Obituaries in the News
SAN FRANCISCO (AP) _ Fariborz Amini, a psychiatrist who explored the way childhood experiences influence how adults love, died June 13 of complications from a heart attack, his wife said. He was 73.
Amini was a professor emeritus at the University of California, San Francisco.
Together with colleagues Richard Lannon and Thomas Lewis, Amini co-wrote ``A General Theory of Love,″ a book published in 2000 that wove brain research, history, psychopharmacology, poetry and philosophy into an argument that love is a learned and lasting trait.
Based on years of clinical practice, the authors wrote that early lessons from childhood can create problems in romantic relationships because adults have been conditioned to react to certain types of love, even unhealthy ones.
Born in Tehran, Amini left Iran at 19, intent on finding the America portrayed in the movies as ``the land of golden opportunity,″ said his daughter Christina Maheen Amini. Already fluent in Farsi, Turkish and French, he taught himself English and was accepted at the University of California, Berkeley. He graduated Phi Beta Kappa with a mathematics degree in 1953 and finished medical school at UCSF four years later.
Amini joined the faculty of UCSF’s Langley Porter Neuropsychiatric Institute in 1963. He became a professor in 1983.
VERO BEACH, Fla. (AP) _ Hugh Cave, a popular fiction writer whose career spanned seven decades and covered nearly every genre, died Sunday. He was 93.
Cave, who was writing up to his death, died at a hospice in Vero Beach, Fla. He suffered from diabetes.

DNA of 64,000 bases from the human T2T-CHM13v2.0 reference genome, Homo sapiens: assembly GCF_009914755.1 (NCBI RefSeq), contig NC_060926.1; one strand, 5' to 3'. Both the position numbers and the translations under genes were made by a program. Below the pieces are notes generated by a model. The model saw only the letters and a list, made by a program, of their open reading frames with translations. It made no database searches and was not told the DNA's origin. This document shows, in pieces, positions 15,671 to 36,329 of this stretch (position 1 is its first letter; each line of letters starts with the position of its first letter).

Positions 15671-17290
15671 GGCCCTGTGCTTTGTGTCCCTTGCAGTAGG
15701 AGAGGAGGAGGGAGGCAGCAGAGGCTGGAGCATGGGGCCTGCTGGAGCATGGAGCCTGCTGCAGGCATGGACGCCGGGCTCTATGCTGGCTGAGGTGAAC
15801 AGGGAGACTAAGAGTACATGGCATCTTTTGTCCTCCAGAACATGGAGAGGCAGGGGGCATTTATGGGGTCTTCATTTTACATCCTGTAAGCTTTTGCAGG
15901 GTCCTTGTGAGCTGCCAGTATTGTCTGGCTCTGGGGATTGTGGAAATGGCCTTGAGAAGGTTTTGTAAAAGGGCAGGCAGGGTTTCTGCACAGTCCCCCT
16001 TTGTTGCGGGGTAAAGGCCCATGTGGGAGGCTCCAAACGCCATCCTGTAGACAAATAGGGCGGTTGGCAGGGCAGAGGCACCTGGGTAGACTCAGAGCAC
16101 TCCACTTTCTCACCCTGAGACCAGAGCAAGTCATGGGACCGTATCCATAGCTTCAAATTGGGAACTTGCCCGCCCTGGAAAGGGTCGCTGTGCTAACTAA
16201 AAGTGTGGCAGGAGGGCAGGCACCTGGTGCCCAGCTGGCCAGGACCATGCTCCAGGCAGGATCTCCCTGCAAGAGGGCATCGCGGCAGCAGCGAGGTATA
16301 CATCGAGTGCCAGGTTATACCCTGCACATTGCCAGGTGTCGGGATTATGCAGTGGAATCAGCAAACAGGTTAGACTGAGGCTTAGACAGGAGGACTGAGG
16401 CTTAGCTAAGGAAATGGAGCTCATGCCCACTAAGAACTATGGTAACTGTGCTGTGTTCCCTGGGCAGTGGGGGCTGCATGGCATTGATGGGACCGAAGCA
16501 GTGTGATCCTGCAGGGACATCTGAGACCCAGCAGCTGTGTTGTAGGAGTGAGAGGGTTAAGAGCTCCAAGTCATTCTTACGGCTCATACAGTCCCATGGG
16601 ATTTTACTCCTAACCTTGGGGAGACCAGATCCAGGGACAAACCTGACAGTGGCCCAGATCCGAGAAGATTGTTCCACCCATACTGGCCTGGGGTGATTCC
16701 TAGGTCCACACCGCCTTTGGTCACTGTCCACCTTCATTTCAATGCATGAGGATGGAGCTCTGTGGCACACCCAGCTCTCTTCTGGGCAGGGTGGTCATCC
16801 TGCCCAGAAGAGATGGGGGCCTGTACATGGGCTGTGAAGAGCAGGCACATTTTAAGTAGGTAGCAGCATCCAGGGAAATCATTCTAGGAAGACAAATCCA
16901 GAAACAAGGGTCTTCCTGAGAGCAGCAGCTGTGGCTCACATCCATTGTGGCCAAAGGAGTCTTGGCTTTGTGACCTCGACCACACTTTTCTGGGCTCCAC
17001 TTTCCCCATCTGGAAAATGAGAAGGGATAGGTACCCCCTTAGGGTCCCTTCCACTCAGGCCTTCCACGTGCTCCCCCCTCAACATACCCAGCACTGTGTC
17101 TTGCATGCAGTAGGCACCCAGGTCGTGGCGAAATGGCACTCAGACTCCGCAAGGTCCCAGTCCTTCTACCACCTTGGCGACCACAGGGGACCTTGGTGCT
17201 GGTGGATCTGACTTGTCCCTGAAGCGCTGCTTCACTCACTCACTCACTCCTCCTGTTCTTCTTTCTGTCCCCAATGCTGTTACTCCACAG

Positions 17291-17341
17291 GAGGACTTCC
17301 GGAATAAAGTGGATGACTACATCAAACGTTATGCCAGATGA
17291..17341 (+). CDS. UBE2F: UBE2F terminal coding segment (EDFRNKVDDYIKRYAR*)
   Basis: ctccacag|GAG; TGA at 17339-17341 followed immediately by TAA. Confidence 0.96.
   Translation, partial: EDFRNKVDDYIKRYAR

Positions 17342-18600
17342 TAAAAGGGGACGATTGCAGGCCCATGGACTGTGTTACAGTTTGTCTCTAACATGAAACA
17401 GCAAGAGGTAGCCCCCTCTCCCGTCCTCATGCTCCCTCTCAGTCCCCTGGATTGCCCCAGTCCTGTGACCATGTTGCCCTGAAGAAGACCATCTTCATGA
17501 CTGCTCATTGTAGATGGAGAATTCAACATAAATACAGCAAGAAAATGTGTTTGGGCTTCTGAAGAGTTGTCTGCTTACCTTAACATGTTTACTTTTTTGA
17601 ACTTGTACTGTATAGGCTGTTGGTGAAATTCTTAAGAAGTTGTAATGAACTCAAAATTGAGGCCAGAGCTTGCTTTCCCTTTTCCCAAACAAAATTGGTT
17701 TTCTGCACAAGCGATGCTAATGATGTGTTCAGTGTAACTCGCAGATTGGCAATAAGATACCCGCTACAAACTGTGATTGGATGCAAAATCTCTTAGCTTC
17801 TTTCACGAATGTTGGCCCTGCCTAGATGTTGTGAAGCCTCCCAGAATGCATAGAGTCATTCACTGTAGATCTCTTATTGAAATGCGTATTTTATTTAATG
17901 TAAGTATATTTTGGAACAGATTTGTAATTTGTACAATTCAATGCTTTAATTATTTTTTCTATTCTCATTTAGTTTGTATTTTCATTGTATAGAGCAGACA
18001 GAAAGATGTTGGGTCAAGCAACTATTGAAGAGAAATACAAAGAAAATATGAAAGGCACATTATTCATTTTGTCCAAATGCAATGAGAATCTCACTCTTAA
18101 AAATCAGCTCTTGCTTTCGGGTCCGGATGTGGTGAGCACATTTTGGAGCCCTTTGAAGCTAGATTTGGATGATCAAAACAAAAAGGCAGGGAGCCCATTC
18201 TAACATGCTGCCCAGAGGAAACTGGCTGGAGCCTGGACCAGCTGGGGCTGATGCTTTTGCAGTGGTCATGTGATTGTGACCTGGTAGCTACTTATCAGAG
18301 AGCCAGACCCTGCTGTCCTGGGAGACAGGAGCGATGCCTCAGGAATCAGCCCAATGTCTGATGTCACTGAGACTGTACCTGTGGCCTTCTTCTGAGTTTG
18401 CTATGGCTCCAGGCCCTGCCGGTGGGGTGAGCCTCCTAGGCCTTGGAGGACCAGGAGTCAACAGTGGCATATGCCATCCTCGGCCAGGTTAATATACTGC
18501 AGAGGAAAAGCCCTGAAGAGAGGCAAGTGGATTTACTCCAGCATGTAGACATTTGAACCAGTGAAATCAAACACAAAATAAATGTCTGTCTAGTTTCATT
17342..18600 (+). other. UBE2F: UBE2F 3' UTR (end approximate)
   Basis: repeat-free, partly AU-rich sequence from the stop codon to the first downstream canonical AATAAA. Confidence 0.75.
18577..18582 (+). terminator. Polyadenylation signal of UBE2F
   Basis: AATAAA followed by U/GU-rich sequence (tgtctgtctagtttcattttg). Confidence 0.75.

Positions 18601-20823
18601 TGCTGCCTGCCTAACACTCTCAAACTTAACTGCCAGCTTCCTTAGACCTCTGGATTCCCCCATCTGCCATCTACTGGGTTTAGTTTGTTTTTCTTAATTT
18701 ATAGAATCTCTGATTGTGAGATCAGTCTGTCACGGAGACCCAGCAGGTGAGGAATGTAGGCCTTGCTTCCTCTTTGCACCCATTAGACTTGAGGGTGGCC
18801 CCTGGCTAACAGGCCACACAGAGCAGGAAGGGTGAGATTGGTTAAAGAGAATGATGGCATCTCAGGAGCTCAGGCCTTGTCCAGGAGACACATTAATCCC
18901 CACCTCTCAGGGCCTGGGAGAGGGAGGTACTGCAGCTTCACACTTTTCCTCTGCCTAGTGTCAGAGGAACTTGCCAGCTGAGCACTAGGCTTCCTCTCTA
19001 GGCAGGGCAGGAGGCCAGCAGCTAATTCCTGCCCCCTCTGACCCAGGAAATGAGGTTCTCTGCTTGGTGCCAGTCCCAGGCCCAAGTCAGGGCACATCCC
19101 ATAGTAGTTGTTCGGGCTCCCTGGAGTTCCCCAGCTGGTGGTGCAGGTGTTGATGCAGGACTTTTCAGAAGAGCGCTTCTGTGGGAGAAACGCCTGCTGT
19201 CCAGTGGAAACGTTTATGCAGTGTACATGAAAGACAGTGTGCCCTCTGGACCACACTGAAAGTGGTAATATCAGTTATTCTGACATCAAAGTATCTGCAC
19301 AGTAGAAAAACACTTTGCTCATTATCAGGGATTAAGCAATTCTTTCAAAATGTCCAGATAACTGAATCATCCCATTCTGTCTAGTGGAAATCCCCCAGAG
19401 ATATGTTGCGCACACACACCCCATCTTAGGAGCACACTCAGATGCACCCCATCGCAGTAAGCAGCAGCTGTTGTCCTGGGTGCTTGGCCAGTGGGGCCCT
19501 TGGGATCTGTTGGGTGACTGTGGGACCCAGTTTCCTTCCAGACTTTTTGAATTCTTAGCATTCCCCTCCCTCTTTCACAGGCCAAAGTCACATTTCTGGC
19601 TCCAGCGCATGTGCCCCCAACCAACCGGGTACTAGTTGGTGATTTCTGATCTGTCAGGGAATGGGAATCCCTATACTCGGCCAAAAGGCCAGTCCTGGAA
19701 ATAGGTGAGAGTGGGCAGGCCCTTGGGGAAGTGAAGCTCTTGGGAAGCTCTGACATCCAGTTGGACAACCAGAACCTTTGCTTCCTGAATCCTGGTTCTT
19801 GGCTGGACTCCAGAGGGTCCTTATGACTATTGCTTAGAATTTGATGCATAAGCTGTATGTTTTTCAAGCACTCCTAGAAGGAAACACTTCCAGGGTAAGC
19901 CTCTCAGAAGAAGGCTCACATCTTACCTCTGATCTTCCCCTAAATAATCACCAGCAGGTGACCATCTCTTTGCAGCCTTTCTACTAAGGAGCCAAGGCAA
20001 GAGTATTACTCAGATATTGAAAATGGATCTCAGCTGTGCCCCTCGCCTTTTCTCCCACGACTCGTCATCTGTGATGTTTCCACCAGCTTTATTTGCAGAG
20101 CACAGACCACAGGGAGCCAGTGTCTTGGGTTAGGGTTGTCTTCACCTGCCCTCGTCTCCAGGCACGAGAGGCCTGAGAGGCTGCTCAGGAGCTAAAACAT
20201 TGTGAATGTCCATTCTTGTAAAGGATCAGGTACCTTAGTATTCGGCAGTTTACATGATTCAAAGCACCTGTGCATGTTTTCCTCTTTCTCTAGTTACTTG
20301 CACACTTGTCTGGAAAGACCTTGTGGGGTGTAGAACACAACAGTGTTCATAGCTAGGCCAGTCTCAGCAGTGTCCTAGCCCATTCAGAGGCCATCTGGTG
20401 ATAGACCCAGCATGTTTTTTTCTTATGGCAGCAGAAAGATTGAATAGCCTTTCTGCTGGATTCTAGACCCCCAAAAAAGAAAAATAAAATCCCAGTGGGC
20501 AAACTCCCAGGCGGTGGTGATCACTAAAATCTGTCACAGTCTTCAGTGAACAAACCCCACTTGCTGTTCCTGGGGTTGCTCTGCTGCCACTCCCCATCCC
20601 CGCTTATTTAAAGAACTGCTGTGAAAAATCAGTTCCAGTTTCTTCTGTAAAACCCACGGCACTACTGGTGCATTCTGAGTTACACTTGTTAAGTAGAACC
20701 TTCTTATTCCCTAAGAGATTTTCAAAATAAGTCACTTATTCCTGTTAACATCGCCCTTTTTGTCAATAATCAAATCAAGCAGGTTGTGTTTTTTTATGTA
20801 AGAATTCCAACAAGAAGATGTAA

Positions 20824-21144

Cave published a novel just two months ago _ a supernatural tale called ``Mountain of Madness,″ based in the Caribbean. Another book is due out next year.
His biography, ``Cave of 1,000 Tales,″ came out this week.
Cave made money churning out stories for 1 to 2 cents a word for Spicy Adventure and similar magazines, which were known for racy characters and plots. For those stories, he used the clever pseudonym, Justin Case.
When the pulp magazine business died during World War II because of a paper shortage, Cave turned his attention to government-commissioned books of war heroes, which became best sellers.
He also began writing for more mainstream magazines, like the Saturday Evening Post. One popular story was called ``The Mission,″ about a young girl in Haiti whose parents are killed in a flood, said biographer Milt Thomas.
THE HAGUE, Netherlands (AP) _ British judge Richard May, who wryly cut off Slobodan Milosevic’s courtroom speechmaking and presided over hundreds of hearings at the Yugoslav war crimes tribunal, died Thursday after a short illness. He was 65.
May resigned four months ago, two years into the trial of the former Serbian leader.
May and Milosevic, both strong personalities, clashed regularly in the courtroom over countless issues ranging from Milosevic’s complaints about telephone use in his cell to his efforts to blame the Balkan wars on Western political leaders.
Milosevic rejects the legitimacy of the tribunal and refuses to follow courtroom etiquette. In a sign of his disdain, he referred to May as ``Mister May″ or ``Gospodine May″ in his native Serbo-Croatian, rather than using his title of judge.
May often was visibly frustrated with Milosevic but went to great lengths to ensure he was treated fairly, often assisting him in questioning witnesses and explaining how he could best contest the 66 war crimes allegations against him.
May joined the U.N. tribunal, formally the International Criminal Tribunal for the former Yugoslavia, in 1997 and had presided over the Milosevic trial since February 2002.
Once an aspiring British politician, May unsuccessfully challenged Margaret Thatcher in an election.